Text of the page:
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Rock Island to block retail 'puppy-mill' pets

Rock Island to block retail 'puppy-mill' pets


Animal advocates say a major change to pet-sales laws in Rock Island approved Monday will make life better for dogs, cats and people alike.

The city council voted unanimously to prohibit the sale of cats and dogs at retail stores, requiring instead that pet stores showcase only adoptable animals from care facilities or rescue organizations.

The vote came after residents approached the council in August to express concerns about breeding facilities or "puppy mills." There is only one pet store in Rock Island, and it doesn't sell dogs or cats, but the ordinance is to make clear that any pet stores that may open in the future will not be allowed to broker pets with puppy mills. 

Among the speakers at the council meeting was Tracey Kuehl, Bettendorf, a volunteer with Bailing Out Benji, a non-profit organization dedicated to educating the public about the puppy-mill industry.

“Locally here in the Quad-Cities, this is the first of the Quad-City communities to pass a ban like this," Kuehl said after the meeting. "It's very important to me not only from the animal-welfare aspect, but from the consumer aspect and the human health aspect."

She referred to recent outbreaks of diseases in commercial kennels that sell and ship puppies all over the country. "The dogs are sick, humans get sick from it. It’s just a little bit out of control," she said.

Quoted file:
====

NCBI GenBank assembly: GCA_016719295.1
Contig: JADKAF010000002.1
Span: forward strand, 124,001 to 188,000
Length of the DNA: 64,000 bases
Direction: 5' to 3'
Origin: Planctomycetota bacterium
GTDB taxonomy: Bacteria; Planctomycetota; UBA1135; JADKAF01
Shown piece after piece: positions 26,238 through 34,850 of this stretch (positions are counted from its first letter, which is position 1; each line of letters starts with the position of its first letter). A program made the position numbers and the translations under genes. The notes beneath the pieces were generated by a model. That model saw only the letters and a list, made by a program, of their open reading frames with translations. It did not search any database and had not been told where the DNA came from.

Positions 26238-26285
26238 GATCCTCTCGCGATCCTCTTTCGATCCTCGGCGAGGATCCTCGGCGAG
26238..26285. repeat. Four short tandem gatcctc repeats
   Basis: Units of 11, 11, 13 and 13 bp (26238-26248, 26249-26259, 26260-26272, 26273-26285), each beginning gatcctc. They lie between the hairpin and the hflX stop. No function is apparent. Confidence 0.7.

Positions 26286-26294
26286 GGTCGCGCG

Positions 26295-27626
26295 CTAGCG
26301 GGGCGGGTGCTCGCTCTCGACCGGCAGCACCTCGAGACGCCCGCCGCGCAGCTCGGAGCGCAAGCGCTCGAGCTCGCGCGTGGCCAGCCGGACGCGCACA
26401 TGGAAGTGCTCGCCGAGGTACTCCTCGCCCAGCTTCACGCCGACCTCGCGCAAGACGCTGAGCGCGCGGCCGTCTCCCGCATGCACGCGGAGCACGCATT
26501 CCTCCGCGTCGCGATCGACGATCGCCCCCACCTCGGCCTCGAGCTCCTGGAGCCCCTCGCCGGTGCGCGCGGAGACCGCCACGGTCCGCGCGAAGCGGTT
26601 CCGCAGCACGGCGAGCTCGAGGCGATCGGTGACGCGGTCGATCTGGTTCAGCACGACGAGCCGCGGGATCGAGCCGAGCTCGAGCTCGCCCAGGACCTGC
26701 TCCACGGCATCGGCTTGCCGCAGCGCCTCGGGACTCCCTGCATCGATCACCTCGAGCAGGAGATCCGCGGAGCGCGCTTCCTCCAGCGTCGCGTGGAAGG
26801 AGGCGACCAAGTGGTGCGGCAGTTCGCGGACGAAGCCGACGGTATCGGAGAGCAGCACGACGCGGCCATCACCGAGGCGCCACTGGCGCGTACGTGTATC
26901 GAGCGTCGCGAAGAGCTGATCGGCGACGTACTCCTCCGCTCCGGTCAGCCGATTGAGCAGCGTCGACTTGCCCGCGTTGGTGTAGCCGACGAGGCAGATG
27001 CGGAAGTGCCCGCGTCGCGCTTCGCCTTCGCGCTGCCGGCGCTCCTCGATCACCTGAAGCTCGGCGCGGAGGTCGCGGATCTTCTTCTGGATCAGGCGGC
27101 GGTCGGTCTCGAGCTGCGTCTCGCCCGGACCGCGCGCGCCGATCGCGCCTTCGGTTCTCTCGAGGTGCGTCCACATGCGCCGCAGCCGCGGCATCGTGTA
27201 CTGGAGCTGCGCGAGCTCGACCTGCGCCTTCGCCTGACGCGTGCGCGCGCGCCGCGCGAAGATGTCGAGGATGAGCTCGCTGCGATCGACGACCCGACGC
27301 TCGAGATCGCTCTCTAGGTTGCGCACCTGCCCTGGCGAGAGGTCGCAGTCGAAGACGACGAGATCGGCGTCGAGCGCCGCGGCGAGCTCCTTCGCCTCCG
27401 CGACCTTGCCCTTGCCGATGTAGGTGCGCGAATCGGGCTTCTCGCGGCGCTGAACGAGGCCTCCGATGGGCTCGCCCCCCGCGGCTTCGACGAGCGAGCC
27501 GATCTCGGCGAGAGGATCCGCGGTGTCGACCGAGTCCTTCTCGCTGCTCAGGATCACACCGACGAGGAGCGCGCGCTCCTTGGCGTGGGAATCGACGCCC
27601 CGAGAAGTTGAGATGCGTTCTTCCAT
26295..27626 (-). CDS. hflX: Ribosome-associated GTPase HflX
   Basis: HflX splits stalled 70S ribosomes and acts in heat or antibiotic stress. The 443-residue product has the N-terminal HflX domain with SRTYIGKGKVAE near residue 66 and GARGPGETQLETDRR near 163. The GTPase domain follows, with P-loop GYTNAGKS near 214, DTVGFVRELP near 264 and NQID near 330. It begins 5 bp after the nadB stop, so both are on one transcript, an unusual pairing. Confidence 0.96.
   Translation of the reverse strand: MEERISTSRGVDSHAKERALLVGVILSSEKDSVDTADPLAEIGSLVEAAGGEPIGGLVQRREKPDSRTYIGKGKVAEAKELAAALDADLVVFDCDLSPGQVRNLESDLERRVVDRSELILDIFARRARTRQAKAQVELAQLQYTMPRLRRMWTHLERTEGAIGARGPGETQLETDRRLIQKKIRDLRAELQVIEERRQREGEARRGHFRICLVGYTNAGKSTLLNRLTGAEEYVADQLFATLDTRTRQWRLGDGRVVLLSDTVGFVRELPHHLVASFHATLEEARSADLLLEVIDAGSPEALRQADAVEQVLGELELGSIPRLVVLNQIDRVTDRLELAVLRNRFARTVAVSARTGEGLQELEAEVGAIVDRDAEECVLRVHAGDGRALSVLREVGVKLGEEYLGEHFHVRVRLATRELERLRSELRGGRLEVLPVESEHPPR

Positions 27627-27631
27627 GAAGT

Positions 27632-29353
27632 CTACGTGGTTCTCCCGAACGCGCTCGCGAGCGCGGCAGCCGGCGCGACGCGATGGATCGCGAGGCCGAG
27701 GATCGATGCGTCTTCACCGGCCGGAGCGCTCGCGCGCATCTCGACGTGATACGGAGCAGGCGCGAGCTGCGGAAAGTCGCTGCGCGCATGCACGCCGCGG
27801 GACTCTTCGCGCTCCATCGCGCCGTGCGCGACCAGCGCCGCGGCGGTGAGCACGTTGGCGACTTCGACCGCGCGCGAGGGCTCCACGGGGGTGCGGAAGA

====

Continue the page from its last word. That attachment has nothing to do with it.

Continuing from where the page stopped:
Lindsay Hocker, of Rock Island, also spoke to the council. She said Roe Aquarium on 11th Street is a humane pet store that will not need to make any changes.

If big-box pet stores were interested in Rock Island, the stores still could open in the city, but they'd have to work with rescue facilities to obtain dogs or cats. 

Some pet stores selling puppies get some or all of their puppies from commercial breeding facilities, including locations in Iowa and Missouri where parent dogs are housed in small cages and kept in large numbers to produce litter after litter of puppies until they are no longer useful, Hocker said.

“To take these animals and breed them specifically for profit when they’re supposed to be man’s best friend…. it’s really not good for anyone at the end of the day other than the people who are profiting from them," she said.

First Ward Alderman Ivory Clark was absent.


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Film critic/reporter since 1985 at Quad-City Times. Society of Professional Journalists, Broadcast Film Critics Association and Alliance of Women Film Journalists member. Member of St. Mark Lutheran Church.

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